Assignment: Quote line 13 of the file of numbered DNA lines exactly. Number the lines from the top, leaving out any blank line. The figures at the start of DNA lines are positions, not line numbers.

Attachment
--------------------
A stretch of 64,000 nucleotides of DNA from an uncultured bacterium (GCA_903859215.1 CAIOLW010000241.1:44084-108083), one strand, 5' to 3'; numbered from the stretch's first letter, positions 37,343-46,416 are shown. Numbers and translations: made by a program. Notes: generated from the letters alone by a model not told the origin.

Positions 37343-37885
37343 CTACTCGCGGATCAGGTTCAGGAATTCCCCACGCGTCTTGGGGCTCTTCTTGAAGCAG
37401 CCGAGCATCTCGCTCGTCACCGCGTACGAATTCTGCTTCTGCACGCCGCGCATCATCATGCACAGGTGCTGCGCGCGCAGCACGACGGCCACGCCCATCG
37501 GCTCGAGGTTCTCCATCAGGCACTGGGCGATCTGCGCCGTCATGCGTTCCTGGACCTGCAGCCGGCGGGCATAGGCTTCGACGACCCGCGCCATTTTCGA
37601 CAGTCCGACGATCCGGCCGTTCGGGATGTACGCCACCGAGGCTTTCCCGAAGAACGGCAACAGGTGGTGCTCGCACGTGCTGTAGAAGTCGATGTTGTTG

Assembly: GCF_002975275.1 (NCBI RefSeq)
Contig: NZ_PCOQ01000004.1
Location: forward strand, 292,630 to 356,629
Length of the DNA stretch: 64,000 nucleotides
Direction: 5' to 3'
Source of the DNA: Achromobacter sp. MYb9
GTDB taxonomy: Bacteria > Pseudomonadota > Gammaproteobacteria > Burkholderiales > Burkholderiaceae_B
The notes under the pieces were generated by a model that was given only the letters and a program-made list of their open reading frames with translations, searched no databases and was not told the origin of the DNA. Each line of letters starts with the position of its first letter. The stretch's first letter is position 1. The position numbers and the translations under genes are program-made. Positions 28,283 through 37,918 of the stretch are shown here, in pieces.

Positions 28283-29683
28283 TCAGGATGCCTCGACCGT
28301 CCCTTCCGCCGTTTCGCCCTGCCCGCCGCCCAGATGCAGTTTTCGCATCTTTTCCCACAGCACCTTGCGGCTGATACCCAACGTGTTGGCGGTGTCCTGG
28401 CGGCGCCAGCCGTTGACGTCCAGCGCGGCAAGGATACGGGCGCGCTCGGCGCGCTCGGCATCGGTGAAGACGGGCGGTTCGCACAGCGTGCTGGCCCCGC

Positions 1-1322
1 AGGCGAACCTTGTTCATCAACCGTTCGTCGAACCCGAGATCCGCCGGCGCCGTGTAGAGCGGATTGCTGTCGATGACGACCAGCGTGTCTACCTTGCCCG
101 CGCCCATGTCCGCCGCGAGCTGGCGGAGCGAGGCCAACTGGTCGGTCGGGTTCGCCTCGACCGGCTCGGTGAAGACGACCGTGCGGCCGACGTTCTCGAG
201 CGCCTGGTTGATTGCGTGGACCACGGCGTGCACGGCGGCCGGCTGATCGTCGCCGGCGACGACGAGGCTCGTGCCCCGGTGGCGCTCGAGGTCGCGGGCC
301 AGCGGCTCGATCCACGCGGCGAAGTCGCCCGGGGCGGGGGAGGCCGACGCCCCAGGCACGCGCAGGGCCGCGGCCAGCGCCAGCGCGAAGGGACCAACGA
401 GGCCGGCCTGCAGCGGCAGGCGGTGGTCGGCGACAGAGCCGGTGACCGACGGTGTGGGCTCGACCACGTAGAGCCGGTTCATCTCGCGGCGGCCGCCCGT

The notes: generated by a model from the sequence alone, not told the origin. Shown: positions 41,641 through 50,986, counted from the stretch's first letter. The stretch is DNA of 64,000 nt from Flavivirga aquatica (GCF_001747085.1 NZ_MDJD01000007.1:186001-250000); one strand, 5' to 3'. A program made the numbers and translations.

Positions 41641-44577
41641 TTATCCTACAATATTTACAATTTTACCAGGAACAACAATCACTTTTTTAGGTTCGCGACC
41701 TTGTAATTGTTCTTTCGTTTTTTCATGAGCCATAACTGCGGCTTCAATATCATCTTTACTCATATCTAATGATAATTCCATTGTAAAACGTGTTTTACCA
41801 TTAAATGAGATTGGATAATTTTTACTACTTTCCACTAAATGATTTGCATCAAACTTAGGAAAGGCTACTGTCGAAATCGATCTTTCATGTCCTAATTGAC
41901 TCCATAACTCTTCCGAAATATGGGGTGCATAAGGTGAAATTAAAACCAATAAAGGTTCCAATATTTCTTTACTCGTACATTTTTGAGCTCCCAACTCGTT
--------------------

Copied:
GTDB taxonomy: Bacteria > Pseudomonadota > Gammaproteobacteria > Burkholderiales > Burkholderiaceae_B